Carmenere, Chile, Chilean Wine, Sample, Wine

An Accidental Carménère

A few weeks ago, we were fortunate enough to be offered some samples of Chilean Cabernet Sauvignon. Six of them, to be precise, from two major Chilean regions, Colchagua Valley and Maipo Valley, for a head-to-head Chilean Cabernet throwdown! (Read all about it here.) As we awaited the shipment, we received an email from the PR Rep coordinating the samples. Seems there was a mix up at one of the wineries, and rather shipping their Cabernet Sauvignon, they sent their Carménère, and it ended up in the sample shipment of Cabernets. It was from the same producer as the Cabernet, but clearly not a contender for the highly anticipated Chilean Cabernet Competition. Apologies were followed with assurances that the missing Cabernet was on its way to the warehouse and would be shipped to us immediately upon arrival. Meanwhile, the remaining five Cabernets would just have to rest a little longer in the cellar before their fierce faceoff.

But what of the lonely Carménère? This poor bottle had done nothing wrong! It was the victim of a warehouse kerfuffle, and nothing more. Should it be returned to its warehouse purgatory, not knowing how long it might be before someone deliberately orders it? Thankfully, no. Our friendly PR Rep confirmed that as consolation for the mix up, is that we can keep and enjoy the bonus, accidental Carménère.

The following wine was provided as an accidental media sample. All reviews, descriptions, and opinions are our own. We received no additional compensation.

To those who may be unfamiliar, Carménère is a red Bordeaux grape. It is often considered the overlooked sixth Bordeaux grape, less known that the powerhouse Cabernet Sauvignon and Merlot grapes. Typically relegated to a very minor blending role in Bordeaux wines, Carménère has found a recent spotlight in Chile, where winemakers are crafting delicious, 100% varietal wines. If you are unfamiliar with Carménère, you really should get acquainted. Carménère wines are dark, rich and complex, bursting with fruit and spice. Plus, as with most Chilean wines, Carménère is also surprisingly affordable!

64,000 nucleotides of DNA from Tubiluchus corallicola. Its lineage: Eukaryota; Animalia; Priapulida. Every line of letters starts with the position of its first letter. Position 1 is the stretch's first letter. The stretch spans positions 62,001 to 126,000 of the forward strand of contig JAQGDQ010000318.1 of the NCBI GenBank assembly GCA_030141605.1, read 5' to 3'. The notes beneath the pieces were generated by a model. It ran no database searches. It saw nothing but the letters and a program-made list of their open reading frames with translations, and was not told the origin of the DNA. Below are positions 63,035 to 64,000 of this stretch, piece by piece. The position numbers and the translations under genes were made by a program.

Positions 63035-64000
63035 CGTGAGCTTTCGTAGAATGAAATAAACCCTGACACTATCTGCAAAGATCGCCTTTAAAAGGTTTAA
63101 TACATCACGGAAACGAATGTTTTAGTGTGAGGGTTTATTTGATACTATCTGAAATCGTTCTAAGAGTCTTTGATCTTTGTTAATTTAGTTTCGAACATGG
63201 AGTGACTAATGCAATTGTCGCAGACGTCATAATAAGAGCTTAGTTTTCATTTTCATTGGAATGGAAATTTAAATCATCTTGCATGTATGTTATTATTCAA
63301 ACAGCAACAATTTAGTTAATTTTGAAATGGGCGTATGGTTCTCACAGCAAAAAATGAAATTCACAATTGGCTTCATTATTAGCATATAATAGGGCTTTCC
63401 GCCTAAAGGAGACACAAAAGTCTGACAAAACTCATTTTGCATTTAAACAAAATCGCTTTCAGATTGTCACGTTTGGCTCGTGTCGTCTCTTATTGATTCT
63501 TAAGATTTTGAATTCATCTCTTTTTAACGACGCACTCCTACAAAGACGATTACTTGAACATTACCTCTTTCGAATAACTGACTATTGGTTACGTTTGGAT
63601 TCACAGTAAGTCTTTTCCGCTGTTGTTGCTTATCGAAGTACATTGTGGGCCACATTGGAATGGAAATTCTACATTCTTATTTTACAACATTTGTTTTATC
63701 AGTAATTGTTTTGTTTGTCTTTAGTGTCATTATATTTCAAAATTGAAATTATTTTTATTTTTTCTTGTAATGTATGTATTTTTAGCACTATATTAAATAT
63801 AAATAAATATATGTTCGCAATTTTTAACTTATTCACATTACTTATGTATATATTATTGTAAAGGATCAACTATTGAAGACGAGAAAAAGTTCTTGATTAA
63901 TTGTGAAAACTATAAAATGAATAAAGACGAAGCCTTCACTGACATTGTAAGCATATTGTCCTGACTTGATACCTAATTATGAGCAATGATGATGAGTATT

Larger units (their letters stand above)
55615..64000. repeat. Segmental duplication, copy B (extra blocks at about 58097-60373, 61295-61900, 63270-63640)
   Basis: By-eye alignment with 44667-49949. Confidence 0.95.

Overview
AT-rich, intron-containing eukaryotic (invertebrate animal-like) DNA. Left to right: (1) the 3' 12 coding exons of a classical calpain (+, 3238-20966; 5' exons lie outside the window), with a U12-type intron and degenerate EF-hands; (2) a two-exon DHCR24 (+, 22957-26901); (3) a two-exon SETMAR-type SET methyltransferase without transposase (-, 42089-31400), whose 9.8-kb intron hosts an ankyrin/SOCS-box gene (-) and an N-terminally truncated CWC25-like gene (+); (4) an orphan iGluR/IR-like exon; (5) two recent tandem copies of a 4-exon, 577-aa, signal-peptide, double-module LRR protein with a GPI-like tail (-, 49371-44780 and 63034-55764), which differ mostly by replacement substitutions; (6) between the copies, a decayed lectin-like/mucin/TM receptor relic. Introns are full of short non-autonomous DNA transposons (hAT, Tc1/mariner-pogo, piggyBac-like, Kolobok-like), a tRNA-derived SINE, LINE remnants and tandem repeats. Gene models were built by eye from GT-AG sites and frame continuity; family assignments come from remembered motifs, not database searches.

Our Accidental Carménère was the TerraNoble Carménère Gran Reserva 2018, from the Maule Valley. TerraNoble was established in 1993, under the leadership of Jorge Elgueta, with the mission of producing world class Merlot wines. However, the following year, it was discovered that what was believed to be Chilean Merlot was actually Carménère. Seems the leaves and clusters of the two varieties are very similar in size and shape, so the grape had been misidentified for decades. The TerraNoble team pivoted and has built a strong reputation for producing high quality, award winning Carménère wines. They are proud stewards of the land and soils, crafting wines that showcase the unique terroir of the region.

What a happy accident this turned out to be! When we opened the bottle, we were greeted with an exquisite wine, and an excellent pairing with Garlic and Rosemary Grilled Lamb Chops with Mediterranean Salad.

Deep ruby color with a garnet rim. On the nose, smoky raspberry, cherry, blueberry, and fresh oak. On the palate, juicy raspberry, red cherry, blackberry, and Planck pepper, with tobacco, vanilla, jalapeño, and vegetal notes of dried herbs. Medium-plus body with medium tannins and bright acidity. Long, spicy finish of red fruit and black pepper.

Nobody hopes for an accident. Yet we are happy to be the beneficiaries of this one. Our hope is that you have the opportunity to try a TerraNoble Carménère soon. You’ll be glad you did.

Cheers!

  • By Kent Reynolds and Robyn Raphael-Reynolds
Cabernet Sauvignon, Chilean Wine, Colchagua Valley, Maipo Valley, Samples, Wine, Wine Blog

Chilean Cabernet Challenge – Colchagua vs Maipo

Chile has been building quite a reputation for quality wines in recent years, with Cabernet Sauvignon leading the charge. Cabernet Sauvignon is the leading grape grown in the country, accounting for more than 20% of all vineyards. Though Cabernet Sauvignon vineyards are planted many parts of the country, some 97% of vines are located in the Central Valley subregions of O’Higgins, Maule, and the Metropolitan Region. Within these large subregions, we discover smaller valleys and denominaciónes de origen (DOs) where the differences in soil and climate produce wines with distinct terroir.

We recently were honored to be included in a sampling of six Chilean Cabernet Sauvignon wines, with the focus on two of these DOs: Colchagua Valley and Maipo Valley. As suggested by our host, we approached this as a head-to-head challenge, akin to a championship sporting event – Team Colchagua Valley vs. Team Maipo Valley. Which team would prevail?